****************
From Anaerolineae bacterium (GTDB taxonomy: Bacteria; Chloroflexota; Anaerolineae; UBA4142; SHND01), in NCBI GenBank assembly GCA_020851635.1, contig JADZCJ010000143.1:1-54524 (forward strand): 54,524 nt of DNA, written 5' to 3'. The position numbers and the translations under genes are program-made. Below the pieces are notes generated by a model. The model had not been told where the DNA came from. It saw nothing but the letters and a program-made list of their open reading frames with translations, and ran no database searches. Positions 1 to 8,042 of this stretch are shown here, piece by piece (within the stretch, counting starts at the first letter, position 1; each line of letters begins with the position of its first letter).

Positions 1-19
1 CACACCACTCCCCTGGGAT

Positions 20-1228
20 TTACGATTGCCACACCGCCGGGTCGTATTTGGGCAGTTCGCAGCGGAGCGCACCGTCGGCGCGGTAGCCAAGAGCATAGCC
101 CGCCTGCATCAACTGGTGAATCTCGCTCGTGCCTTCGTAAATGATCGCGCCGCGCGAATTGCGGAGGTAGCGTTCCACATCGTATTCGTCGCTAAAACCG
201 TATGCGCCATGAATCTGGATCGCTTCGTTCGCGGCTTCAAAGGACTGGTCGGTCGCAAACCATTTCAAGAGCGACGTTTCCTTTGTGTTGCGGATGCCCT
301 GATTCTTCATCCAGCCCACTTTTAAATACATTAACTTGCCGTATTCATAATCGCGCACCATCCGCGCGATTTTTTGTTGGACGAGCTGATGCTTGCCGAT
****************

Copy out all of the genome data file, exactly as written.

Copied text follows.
From Anaerolineae bacterium (GTDB taxonomy: Bacteria; Chloroflexota; Anaerolineae; UBA4142; SHND01), in NCBI GenBank assembly GCA_020851635.1, contig JADZCJ010000143.1:1-54524 (forward strand): 54,524 nt of DNA, written 5' to 3'. The position numbers and the translations under genes are program-made. Below the pieces are notes generated by a model. The model had not been told where the DNA came from. It saw nothing but the letters and a program-made list of their open reading frames with translations, and ran no database searches. Positions 1 to 8,042 of this stretch are shown here, piece by piece (within the stretch, counting starts at the first letter, position 1; each line of letters begins with the position of its first letter).

Positions 1-19
1 CACACCACTCCCCTGGGAT

Positions 20-1228
20 TTACGATTGCCACACCGCCGGGTCGTATTTGGGCAGTTCGCAGCGGAGCGCACCGTCGGCGCGGTAGCCAAGAGCATAGCC
101 CGCCTGCATCAACTGGTGAATCTCGCTCGTGCCTTCGTAAATGATCGCGCCGCGCGAATTGCGGAGGTAGCGTTCCACATCGTATTCGTCGCTAAAACCG
201 TATGCGCCATGAATCTGGATCGCTTCGTTCGCGGCTTCAAAGGACTGGTCGGTCGCAAACCATTTCAAGAGCGACGTTTCCTTTGTGTTGCGGATGCCCT
301 GATTCTTCATCCAGCCCACTTTTAAATACATTAACTTGCCGTATTCATAATCGCGCACCATCCGCGCGATTTTTTGTTGGACGAGCTGATGCTTGCCGAT